“Everything is all in the mind,” O’Keefe said. “It’s all about attitude. On the trail, if something was really hard or challenging, I would force myself to say it was easy. And somehow, I think that kind of positive thinking helped me get through it.”
“It’s all about attitude. On the trail, if something was really hard or challenging, I would force myself to say it was easy. And somehow, I think that kind of positive thinking helped me get through it.”
A positive attitude along with new experiences truly made this trip memorable. O’Keefe learned resourceful tricks, such as eating dry ramen as a quick food source, using a swiss army knife to cut nails and a technique for women to pee standing up. She also tried novel hiking tactics to make for a more fun and engaging hike.
“I remembered at some point on the trail someone was talking about the benefits of walking backwards, so for half a mile, I walked backwards on the trail,” O’Keefe said. “It was dizzying and silly, and it surprisingly took a lot out of me, but it’s fun to be able to say that I did it.”
Hiking the Appalachian Trail also allowed O’Keefe to reflect on her life and how she viewed the world.
“I now feel more content with smaller pleasures such as reading for a couple of hours or practicing piano, and I don’t feel the need to battle the world. I’ve come to realize that there is equal, if not greater, value in figuring out how to live moderately as opposed to living in extremes,” O’Keefe said. “Living in extremes is fantastical, and I’m grateful for the opportunity I had to try it out, but living moderately is more practical and requires greater discernment.”
“I now feel more content with smaller pleasures such as reading for a couple of hours or practicing piano, and I don’t feel the need to battle the world. I’ve come to realize that there is equal, if not greater, value in figuring out how to live moderately as opposed to living in extremes.”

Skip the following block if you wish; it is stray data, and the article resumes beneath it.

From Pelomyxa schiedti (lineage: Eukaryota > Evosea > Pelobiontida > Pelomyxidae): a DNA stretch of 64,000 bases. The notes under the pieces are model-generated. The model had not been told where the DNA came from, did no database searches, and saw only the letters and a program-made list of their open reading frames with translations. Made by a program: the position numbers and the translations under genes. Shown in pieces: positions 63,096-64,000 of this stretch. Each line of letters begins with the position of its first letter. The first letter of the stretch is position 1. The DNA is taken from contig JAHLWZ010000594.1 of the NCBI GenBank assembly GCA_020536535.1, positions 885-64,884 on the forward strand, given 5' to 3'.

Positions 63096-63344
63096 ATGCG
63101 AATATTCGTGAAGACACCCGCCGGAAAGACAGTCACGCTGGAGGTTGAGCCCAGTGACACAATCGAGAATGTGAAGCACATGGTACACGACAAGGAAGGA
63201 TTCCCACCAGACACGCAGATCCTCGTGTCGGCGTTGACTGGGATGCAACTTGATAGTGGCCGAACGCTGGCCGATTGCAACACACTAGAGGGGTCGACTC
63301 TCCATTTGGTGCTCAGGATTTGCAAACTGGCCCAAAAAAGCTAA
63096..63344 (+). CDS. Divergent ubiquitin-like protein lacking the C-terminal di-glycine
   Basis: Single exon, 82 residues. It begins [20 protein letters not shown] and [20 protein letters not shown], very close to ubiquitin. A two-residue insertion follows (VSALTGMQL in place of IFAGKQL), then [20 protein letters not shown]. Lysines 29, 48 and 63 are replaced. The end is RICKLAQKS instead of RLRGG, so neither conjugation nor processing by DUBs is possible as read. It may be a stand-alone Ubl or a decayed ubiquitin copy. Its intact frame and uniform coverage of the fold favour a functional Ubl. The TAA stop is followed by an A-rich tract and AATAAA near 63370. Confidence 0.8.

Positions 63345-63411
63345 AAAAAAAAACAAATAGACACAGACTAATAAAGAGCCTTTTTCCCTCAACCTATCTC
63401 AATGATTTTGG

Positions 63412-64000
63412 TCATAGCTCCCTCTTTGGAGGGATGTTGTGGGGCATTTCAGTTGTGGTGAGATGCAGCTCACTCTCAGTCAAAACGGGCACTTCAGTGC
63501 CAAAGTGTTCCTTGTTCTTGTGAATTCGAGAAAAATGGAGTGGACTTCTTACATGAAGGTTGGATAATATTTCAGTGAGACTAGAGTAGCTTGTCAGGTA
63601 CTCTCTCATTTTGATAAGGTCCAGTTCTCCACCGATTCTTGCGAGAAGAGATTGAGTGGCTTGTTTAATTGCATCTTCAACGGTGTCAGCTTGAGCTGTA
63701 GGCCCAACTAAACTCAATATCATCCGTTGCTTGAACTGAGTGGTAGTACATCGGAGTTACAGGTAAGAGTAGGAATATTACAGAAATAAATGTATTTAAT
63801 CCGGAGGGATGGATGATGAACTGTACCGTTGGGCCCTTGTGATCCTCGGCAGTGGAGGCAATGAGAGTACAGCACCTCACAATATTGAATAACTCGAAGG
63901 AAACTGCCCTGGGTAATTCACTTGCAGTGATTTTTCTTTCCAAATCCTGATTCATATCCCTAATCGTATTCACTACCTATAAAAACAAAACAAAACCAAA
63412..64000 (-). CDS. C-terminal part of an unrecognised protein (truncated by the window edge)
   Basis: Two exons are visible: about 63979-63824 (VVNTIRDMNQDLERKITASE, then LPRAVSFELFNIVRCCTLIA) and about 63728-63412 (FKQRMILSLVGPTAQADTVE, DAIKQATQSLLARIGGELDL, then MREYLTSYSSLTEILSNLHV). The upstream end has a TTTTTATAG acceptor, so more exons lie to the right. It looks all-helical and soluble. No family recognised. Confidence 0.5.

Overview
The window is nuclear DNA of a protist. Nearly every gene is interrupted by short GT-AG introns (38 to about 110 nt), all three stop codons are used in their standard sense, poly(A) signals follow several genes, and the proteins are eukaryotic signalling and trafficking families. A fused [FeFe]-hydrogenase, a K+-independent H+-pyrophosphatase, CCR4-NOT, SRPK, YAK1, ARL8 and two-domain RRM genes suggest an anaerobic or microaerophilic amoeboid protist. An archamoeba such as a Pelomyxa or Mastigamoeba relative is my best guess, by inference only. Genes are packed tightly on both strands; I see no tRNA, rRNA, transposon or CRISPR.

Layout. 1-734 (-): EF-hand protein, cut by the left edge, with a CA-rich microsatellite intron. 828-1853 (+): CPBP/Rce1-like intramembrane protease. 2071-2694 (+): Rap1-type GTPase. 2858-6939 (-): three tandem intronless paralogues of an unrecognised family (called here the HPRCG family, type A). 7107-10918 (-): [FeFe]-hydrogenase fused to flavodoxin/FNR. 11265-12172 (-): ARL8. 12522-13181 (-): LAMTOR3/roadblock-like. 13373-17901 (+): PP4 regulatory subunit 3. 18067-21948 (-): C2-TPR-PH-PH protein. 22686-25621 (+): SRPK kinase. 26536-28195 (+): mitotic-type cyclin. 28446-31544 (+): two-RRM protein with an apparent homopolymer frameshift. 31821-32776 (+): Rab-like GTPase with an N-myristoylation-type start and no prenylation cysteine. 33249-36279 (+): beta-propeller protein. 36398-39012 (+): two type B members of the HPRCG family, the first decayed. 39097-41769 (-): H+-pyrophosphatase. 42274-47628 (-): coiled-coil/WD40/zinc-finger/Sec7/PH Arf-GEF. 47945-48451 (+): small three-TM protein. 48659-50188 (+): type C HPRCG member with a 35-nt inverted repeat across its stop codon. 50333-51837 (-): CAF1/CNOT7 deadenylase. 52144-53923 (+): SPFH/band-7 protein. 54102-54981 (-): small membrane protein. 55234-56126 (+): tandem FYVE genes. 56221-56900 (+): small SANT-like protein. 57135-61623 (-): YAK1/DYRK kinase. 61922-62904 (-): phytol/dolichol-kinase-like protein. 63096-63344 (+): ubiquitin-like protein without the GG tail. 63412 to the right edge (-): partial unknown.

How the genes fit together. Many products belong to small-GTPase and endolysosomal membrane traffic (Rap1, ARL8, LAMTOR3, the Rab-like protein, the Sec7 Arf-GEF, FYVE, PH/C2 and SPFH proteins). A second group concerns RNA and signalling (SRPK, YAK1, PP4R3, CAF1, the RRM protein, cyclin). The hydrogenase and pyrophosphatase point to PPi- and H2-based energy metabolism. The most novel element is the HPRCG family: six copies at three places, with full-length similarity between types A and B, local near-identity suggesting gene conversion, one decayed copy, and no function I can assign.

Although O’Keefe does not see herself doing this hike or one like it again, she is beyond grateful for the experience. Out of the many lessons O’Keefe learned, living in the present was one she emphasized the importance of, and she hopes that she, and others, can learn to live that way.
“Being present and enjoying everything because it’s all going to end,” O’Keefe said. “On the trail, it felt like it would never end, but it did and now I’m back home. There’s always pain and discomfort and you’ll want the pain and discomfort to end. Like when it’s hot you’ll want it to be cold or when you’re going uphill, you’ll be wanting to go downhill, but vice versa, if you’re going downhill you’ll want to be going uphill. There’s probably going to be a time when you miss what you once thought you didn’t want. So, it’s best to be present and try to accept it.”
CORRECTION (12/06/22): Article was updated by Sarah Devendorf (’25), the Standards and Practices Editor to change the title to “Tribe trek: Emily O’Keefe ’24 hikes entire Appalachian Trail in five and a half months” from “Tribe trek: Emily O’Keefe ’25 hikes entire Appalachian Trail in five and a half months” as O’Keefe is in the class of 2024.